February 20, 2011

We're Going Pro

No, I have no delusions that I am the next coming of Boyd Martin.  But....We Are Flying Solo has an honest-to-god address of its very own!  That's right, look up -- up there in the URL bar, you should see our new home: Don't worry though, Blogger will still redirect you if you are linked to or came in via  Hopefully you will notice few changes during the carry-over.

Excuse me while I give in to an inappropriate level of excitement.

Carry on...

February 19, 2011

Omeprazole Is Omepre-great!

I just wanted to post a very excited update:  upon monitoring (i.e. poking and prodding and staring with furrowed brow) last night, Solo has about a 90% reduction in pain in his back and hindquarters and no longer flinches when I touch his sides!  Yes, this is after only two tubes of Ulcerguard (which I just discovered can be had at almost half the price I paid for it.  I hate you, overchargers.).  I gave him his third tube with a smile; I am so relieved to have my boy feeling better.  It is a horrible, helpless feeling knowing your horse is hurting.

In the warm sun of early evening, we also said goodbye to Solo's winter tail and unfurled it to freedom (right). He now resembles that girl in 1988 who spent way too much time with her crimping iron.

February 18, 2011

This Is How We Roll: Helmets

It's warm outside! And Solo slowly begins to feel better, with a little less sag to his belly and a little more sparkle in his eye. Although he no longer trusts my sneaky hands: every time I approach his stall, if he cannot see two empty hands, he backs up warily, quite sure that I am about to either (a) stab a giant needle in his man-boobs or (b) squirt something nasty in his mouth.

Today, though, I thought I'd throw about a couple of helmet reviews as folks are getting ready for spring seasons (jealous!!!!) and checking to see how gear fared over the nasty winter.

Helmets are getting a lot of attention lately, but you know I've always been a helmet nazi. Thanks, mum, for instilling good safety habits! Remember, not only do you need a helmet (well, at least if I like you. If you are annoying and mean to your horse, meh, I don't care if you fall on your head), you need a helmet that (1) fits you correctly and (2) is in good condition.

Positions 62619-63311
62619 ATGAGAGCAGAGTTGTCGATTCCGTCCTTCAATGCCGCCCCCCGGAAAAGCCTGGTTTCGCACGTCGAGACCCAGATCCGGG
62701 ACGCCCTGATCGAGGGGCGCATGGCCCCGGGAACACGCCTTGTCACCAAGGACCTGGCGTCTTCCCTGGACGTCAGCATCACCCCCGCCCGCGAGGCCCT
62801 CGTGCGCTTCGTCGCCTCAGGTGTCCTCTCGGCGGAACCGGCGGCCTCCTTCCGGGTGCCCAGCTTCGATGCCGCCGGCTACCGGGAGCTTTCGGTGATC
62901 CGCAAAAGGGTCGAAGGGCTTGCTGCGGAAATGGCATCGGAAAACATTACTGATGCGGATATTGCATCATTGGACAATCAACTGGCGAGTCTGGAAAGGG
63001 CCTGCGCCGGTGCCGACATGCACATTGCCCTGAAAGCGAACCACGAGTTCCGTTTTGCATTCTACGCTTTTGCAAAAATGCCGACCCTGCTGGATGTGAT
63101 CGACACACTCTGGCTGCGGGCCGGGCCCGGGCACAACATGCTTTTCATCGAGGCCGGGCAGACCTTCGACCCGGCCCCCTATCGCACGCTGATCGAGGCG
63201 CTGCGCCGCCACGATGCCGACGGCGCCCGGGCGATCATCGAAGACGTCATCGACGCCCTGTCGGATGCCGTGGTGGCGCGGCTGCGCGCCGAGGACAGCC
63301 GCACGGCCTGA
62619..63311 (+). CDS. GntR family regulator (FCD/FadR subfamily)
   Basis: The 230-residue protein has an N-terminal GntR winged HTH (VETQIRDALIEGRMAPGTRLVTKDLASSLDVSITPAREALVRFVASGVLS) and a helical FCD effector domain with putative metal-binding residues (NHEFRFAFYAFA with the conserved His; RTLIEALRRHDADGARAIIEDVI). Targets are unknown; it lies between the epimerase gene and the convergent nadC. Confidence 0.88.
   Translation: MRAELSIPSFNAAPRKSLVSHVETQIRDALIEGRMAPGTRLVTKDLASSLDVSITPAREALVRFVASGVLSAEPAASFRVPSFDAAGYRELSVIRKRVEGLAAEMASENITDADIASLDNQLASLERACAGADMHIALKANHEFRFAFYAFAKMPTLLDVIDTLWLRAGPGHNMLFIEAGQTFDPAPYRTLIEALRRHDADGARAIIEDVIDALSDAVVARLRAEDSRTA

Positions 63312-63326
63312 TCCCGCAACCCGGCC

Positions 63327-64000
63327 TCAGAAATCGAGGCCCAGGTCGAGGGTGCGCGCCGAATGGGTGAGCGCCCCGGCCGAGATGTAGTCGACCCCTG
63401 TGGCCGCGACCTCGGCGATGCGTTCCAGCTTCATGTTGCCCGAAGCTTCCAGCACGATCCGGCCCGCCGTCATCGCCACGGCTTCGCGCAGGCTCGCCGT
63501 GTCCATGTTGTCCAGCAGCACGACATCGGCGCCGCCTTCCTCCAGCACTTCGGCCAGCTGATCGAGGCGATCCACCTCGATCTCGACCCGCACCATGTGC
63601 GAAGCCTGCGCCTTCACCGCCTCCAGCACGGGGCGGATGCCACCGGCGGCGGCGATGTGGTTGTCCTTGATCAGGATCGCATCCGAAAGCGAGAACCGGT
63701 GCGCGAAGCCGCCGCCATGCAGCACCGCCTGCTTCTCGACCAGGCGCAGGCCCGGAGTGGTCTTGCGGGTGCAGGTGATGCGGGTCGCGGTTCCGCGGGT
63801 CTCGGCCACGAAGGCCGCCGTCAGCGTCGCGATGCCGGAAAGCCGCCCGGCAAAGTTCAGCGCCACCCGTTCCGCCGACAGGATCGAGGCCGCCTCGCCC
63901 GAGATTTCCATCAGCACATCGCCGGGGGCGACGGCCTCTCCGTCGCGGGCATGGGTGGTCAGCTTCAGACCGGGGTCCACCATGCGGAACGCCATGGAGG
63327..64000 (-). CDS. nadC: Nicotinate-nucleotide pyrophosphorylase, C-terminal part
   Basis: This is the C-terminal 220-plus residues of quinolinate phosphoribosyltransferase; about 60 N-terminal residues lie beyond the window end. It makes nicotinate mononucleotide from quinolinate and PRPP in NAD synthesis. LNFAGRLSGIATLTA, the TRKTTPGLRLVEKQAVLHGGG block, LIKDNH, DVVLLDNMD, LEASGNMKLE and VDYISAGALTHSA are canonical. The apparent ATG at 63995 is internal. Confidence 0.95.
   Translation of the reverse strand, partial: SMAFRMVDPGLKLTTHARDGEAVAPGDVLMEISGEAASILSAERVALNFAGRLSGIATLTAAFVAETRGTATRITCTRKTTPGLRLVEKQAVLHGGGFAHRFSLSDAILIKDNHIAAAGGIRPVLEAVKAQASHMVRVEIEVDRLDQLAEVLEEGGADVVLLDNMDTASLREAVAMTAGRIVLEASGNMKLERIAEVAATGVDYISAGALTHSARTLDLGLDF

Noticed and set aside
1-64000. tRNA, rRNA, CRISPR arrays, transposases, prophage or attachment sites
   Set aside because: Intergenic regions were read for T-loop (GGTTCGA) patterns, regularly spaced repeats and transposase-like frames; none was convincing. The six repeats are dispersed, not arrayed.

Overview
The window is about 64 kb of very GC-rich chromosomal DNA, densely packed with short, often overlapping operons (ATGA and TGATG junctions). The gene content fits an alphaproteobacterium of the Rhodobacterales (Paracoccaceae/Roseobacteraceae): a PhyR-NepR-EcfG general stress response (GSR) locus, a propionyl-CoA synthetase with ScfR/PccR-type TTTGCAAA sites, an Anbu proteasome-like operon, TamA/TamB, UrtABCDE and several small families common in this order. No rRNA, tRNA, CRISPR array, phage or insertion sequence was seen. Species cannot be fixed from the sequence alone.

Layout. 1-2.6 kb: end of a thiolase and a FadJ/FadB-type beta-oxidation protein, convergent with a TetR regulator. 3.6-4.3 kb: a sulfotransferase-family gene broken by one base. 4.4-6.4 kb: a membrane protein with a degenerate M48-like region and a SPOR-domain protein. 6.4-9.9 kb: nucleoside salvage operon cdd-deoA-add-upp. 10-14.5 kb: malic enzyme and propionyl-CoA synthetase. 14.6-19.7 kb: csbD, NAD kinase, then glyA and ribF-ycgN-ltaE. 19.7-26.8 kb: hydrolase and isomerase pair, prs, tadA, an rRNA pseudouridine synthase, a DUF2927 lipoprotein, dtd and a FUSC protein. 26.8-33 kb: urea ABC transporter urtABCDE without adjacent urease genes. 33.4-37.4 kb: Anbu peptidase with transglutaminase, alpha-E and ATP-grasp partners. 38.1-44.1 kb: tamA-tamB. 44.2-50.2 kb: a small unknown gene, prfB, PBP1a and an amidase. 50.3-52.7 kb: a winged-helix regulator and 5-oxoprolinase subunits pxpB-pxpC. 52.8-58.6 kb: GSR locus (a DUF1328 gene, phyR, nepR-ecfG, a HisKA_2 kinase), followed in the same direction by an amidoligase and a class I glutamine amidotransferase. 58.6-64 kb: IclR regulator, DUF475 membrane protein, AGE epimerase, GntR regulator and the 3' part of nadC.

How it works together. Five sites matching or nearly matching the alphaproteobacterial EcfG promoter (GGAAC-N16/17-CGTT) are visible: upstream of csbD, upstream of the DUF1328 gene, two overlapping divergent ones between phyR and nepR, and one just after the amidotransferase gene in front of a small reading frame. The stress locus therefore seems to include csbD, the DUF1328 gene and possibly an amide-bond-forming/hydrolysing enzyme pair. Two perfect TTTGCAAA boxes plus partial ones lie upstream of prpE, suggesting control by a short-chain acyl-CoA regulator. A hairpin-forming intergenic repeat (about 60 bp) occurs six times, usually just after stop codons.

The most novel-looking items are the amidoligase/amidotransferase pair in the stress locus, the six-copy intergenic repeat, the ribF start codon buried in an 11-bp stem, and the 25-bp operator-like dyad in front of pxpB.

That 10-year-old Troxel that you've fallen on six times and the dog chewed on? Yeah, sorry, it's got to go. Helmets should be replaced roughly every five-ish years OR after you fall on them. Whichever comes first.

I know it hurts to spend the money if you've just bought the thing and it only has one good clunk. But helmets work by absorbing shock in compressing foam. Once you have compressed the foam lining, it doesn't spring back. The helmet will no longer be able to absorb that shock and it will instead by directly transferred to your skull. Not cool. Ask lifeshighway how important that is.  So really not worth it, suck it up and replace it! For more info, check out the riders4helmets website.

On to what's in my tack room: two actually, and I have glowing love for both.

The very popular Tipperary Sportage. I've had two (the first one met the ground). Lightweight, very comfortable, and I really like the generous head coverage. Plenty of vents for those Carolina summers, which is of utmost importance. And best of all, at $60, AFFORDABLE. Because here's the truth: a $40 approved helmet works just as well (and in some cases, better) than a $350 (or $700 or $900) approved helmet. Don't let the damn marketers convince you that pricier is better. They have all passed the same tests so the science is the same.

I also like to have something a bit dressy and more "traditional" for dressage and for recognized horse trials. I had a very VERY old black velvet Troxel, but it has long outlived its time and it doesn't fit very well anymore, so it came time to replace it. I REFUSE to buy Charles Owen (because they are trendy and yes, I am THAT stubborn that if something is a hot trend, I won't touch it), so I turned to IRH. Mum very generously agreed to sponsor it for my birthday this year (thanks again, mum!) so I am now the thrilled owner of the IRH XR9 (why can't they give them normal names, what's with all the stupid numbers and crap?). It fits perfectly, is very light, uber-comfy, and as a bonus, looks nice on your melon. At around $130, it's not the cheapest one out there, but definitely one of the most affordable helmets that will dress you up for a recognized show.